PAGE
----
I started designing web sites around 1996 when web site design and usability was a concept in infancy. At that time I was busy inventing new structures and experimenting with formats for user interactivity.
Web design is the creation of digital environments that facilitate and encourage human activity; reflect or adapt to individual voices and content; and change gracefully over time while always retaining their identity.
Web design is many things, but principally it is the design of interactivity. What ever the content, the user needs to be guided through a site towards easy to find content. Providing options for the user as to which path they may take, good web site design guides a user towards their goal, while expressing the personality of the brand, individual or company.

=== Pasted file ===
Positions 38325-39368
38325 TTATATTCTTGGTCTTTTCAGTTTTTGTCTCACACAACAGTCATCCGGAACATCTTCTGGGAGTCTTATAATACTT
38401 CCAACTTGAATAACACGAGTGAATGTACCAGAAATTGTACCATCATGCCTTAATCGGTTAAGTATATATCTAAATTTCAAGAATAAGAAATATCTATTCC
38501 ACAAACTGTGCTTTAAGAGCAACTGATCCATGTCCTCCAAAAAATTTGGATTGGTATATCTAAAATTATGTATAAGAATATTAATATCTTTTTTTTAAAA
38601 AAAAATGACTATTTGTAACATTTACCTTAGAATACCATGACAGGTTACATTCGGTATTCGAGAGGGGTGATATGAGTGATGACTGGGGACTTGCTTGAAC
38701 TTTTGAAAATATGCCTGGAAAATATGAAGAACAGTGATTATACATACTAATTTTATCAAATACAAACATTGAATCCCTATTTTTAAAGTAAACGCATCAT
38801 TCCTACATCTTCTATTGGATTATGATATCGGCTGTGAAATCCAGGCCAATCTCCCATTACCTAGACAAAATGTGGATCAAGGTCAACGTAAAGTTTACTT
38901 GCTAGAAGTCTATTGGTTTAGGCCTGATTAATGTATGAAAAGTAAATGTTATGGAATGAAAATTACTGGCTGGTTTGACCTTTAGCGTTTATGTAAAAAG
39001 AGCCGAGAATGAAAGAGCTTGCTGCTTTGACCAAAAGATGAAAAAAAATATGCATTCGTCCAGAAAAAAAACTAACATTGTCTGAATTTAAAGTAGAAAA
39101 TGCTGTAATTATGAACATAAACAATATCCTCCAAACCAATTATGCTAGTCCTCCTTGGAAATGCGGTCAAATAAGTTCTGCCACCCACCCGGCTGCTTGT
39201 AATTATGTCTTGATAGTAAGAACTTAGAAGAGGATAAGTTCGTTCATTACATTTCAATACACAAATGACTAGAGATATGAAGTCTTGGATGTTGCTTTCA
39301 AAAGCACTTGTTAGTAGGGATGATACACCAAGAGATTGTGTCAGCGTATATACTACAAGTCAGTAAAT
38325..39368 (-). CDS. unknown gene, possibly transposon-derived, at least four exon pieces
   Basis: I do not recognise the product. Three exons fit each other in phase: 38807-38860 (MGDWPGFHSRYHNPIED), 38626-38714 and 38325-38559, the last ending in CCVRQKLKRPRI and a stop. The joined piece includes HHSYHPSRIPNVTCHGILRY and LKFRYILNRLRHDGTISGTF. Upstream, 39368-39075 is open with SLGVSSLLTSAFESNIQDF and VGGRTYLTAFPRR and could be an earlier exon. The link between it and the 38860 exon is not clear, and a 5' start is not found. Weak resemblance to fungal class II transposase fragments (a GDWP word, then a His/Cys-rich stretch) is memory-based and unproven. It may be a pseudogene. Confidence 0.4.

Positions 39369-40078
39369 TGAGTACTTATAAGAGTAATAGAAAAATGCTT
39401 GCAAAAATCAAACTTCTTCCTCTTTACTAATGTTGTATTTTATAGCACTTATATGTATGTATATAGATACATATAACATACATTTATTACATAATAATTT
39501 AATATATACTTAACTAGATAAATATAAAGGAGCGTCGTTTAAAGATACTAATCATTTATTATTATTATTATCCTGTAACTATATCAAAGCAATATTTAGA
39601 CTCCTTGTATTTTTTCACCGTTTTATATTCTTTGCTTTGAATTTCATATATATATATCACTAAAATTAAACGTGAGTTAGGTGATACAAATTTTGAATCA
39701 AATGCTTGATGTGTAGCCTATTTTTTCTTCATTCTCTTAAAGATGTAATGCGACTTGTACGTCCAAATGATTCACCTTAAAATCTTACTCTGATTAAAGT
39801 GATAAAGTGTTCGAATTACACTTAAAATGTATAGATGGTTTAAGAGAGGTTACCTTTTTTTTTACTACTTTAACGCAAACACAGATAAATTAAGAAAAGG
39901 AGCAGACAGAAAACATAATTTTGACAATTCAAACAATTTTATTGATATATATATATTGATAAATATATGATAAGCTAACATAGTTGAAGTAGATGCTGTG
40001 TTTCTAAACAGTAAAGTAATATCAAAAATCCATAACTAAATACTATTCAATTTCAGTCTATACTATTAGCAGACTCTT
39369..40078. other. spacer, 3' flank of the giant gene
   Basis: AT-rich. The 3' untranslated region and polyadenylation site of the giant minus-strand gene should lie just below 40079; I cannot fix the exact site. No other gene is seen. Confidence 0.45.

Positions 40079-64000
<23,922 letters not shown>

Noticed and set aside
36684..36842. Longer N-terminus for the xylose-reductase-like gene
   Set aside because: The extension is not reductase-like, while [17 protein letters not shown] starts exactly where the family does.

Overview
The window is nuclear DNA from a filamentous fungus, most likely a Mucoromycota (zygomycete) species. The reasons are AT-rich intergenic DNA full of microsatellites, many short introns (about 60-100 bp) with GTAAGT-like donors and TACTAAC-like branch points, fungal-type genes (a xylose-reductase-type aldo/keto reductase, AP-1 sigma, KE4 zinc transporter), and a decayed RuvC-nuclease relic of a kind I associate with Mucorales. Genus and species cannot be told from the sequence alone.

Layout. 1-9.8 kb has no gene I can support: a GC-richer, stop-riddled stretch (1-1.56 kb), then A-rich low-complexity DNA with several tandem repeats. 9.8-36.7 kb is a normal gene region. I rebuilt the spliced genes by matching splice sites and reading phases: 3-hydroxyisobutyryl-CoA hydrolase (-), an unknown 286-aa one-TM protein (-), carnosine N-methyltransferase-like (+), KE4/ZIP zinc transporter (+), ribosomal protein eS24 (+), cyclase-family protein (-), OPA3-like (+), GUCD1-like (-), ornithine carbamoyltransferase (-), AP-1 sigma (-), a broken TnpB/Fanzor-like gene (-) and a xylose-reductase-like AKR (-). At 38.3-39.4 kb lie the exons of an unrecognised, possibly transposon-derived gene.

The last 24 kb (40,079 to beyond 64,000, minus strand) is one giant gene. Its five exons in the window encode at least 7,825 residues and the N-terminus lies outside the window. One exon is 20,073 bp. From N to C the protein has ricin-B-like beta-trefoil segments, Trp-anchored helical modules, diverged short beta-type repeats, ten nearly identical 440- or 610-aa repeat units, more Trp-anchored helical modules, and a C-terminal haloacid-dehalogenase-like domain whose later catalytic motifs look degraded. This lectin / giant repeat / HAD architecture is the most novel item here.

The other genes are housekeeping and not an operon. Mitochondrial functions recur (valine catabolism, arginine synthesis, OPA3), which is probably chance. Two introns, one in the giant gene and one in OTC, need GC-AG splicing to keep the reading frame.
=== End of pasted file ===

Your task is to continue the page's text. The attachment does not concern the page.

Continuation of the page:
There are two main points from which most people determine whether a web site design is “good” or “bad.” There’s a strict usability standpoint, which focuses on functionality, the effective presentation of information, and efficiency. Then there’s the purely aesthetic perspective, which is all about presentation, hot animations, and sexy graphics. Some designers get caught up in the aesthetics and graphics and forget about the user, and some usability gurus get lost in their user testing and forget about visual appeal. In order to reach people and retain their interest, it’s essential to maximize both.